Anne has published two collections: Autumnologist (shortlisted for The Forward Prize for Best First Collection 2006) and The Unmothering Class (2011). Recent poems have appeared in Oxford Poetry, Agenda and Long Poem Magazine. Her website is

Anne has asked that her £10 ‘prize’ be donated to Carers UK, a charity dedicated to making life better for carers.


In Her Bones

I discover her just off Pier Road, sitting on the bench that overlooks the river. Draped on the wooden slats, right femur resting on left, Agnes is completely at home in her two hundred and six bones. Relieved of padding and muscle, of her woman-paraphernalia (I note the handbag years have dragged her right clavicle down), her hinges and locks are exposed, her irregularities.

I lower myself onto the bench beside her. We share small hands and feet, but Agnes is now pure vertebrate; I see her spine’s ability to spring, absorb shock. Her pelvis has acquired a creamish lustre, a cradle opening to receive sunlight, but it would be impolite to place my palm in her ilium. Instead, I shift a little closer to inspect the jigsaw pieces of her skull. She carries on staring out towards the North Sea, an expression of Ah – behind her orbits. Might a bird seek refuge in her ribcage?

Agnes has no need of breath. The wind is her breath, passing through her bars, her lacunae, as if she were an instrument being tuned. Despite her loosened appearance, Agnes is incurably informative. She embodies the Greek word ‘pneuma’, meaning that which is breathed – or blown.

Agnes is reluctant to disperse or lie down. I’m unsure whether she’s a companion, or a proxy who’s been hiding in one of my recesses. For now, she settles into tide watch. I will wait. Agnes, at her most osseous, must have a voice – chalky, no … airy, like the voice of a haar.




Voters’ comments included:

‘In Her Bones’ is a poem that really evokes a sense of peace and stillness. I loved the words and rhythm of this poem and the setting it describes.

The subject matter is very descriptive, giving one the feeling of being there, sitting next to Agnes & experiencing what she sees so that is why it gets my vote.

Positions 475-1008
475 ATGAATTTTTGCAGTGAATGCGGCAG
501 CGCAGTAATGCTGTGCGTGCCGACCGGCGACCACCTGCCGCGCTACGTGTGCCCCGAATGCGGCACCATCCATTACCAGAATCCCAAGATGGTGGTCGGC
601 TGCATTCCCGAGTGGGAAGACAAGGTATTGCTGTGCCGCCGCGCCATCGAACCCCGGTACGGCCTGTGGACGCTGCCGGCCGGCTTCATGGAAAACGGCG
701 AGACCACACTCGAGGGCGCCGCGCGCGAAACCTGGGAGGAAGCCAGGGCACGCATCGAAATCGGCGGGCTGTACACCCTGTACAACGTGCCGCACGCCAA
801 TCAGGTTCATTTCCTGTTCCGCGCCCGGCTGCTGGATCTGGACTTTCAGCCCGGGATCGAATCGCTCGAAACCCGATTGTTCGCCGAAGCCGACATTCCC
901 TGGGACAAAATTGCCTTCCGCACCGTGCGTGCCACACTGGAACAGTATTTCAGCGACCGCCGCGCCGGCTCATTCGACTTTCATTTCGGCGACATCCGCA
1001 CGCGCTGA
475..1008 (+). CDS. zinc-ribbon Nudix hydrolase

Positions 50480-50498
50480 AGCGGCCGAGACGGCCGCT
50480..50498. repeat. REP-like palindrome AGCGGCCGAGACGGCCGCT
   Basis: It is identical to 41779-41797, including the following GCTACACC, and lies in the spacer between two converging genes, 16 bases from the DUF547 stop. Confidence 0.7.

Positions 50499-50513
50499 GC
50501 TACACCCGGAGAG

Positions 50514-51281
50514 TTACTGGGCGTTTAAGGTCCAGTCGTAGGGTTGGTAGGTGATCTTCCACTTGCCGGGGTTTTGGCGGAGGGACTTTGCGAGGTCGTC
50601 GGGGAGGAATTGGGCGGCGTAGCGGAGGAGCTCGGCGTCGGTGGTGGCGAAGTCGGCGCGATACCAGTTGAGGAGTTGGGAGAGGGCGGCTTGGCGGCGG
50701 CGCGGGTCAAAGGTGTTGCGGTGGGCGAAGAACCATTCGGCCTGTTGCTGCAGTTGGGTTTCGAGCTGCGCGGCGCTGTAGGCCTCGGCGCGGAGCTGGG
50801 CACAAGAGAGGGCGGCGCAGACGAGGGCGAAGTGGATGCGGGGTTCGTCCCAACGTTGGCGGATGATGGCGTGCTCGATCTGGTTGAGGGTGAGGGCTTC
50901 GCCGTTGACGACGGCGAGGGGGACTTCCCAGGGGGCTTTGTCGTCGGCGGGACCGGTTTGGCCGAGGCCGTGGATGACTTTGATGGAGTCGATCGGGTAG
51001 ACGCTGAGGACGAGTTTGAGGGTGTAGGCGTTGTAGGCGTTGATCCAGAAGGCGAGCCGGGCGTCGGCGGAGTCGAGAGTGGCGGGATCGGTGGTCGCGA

I can just picture Agnes on the bench staring out to sea eternally. Very powerful.

Original in conception and execution – graphic, brave and unpredictable – wonderful tender tone.

It’s so original in subject matter and intriguing. I love the language of the skeleton too

A novel prose poem (excuse the pun) –

[I chose it] because this is the first prose-poem I’ve come across which manages to hold and justify its shape without losing movement and momentum, like an articulated and articulate skeleton in fact.

Very intriguing imagery and beautifully worked concept of skeleton as eccentric person .

Captures the atmosphere of Berwick Pier and is a skilful use of [a] prose poem

Agnes is an intriguing character & I thought about her a lot after I read this poem. Ann Ryland is a really interesting poet and it’s great to see her exploring the prose poetry form.
I live in Berwick upon Tweed and I have often walked along that pier past the seats. The poem evokes feelings of Berwick’s history and Agnes could be anyone of the strong, patient and faithful women that belong to Berwick’s past.
Wonderful tone, and takes the reader on such a flight of the imagination! Surreal, wry and convincing.
This prose poem has a beautiful haunting flow.

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Myra Schneider On Grenfell






Grenfell Tower a Year On

If trying to keep your head, you raced
towards the pillar of flame and smoke choking
the building, not knowing if your children, partner,
mother, brother, friend were trapped inside it;
if you lost one or many whom you loved;
if hoping to find a keepsake you made a visit
to your flat after the furnace was quelled, found
a smashed sink but nothing to take away
among the heaps of rubble, the twists of metal;
if numb, you received and offered sympathy for days
and soothing voices promised a new home
within weeks;
if living in the shadow of the Tower
you heard the reports of the corners cunning knaves
had cut in ‘ascertaining’ it was safe and a year on
you still had no place to call your own,
what trust would you have in promises, in words –
lashings of fine words which butter nothing?



Myra Schneider’s most recent poetry collections are The Door to Colour (Enitharmon) and the pamphlet Persephone in Finsbury Park, (SLN). Other publications include books about personal writing. She is consultant to the Second Light Network for women poets and tutors for The Poetry School. A new collection is due this October.

Myra also contributed to the poems for Grenfell Tower anthology (Onslaught Press), available here, which includes poems from Georges Szirtes, Medbh McGuckian and Red Watch fire fighter Ricky Nuttall. All profits go to The Grenfell Foundation being set up by Grenfell United.

Grenfell United are calling for the UK to observe 72 seconds of silence at midday to remember each life that was lost in and after the Grenfell Tower fire. On the evening of the 14th June, the group will be taking part in the Silent March and then will gather to observe “Iftar” and the breaking of bread at sunset. They hope many  fellow marchers will join them. For more details go here follow @grenfellspeaks on Twitter or Grenfell Speaks on Facebook.

Tomorrow, Friday 15th June, has been designated #GreenforGrenfell day.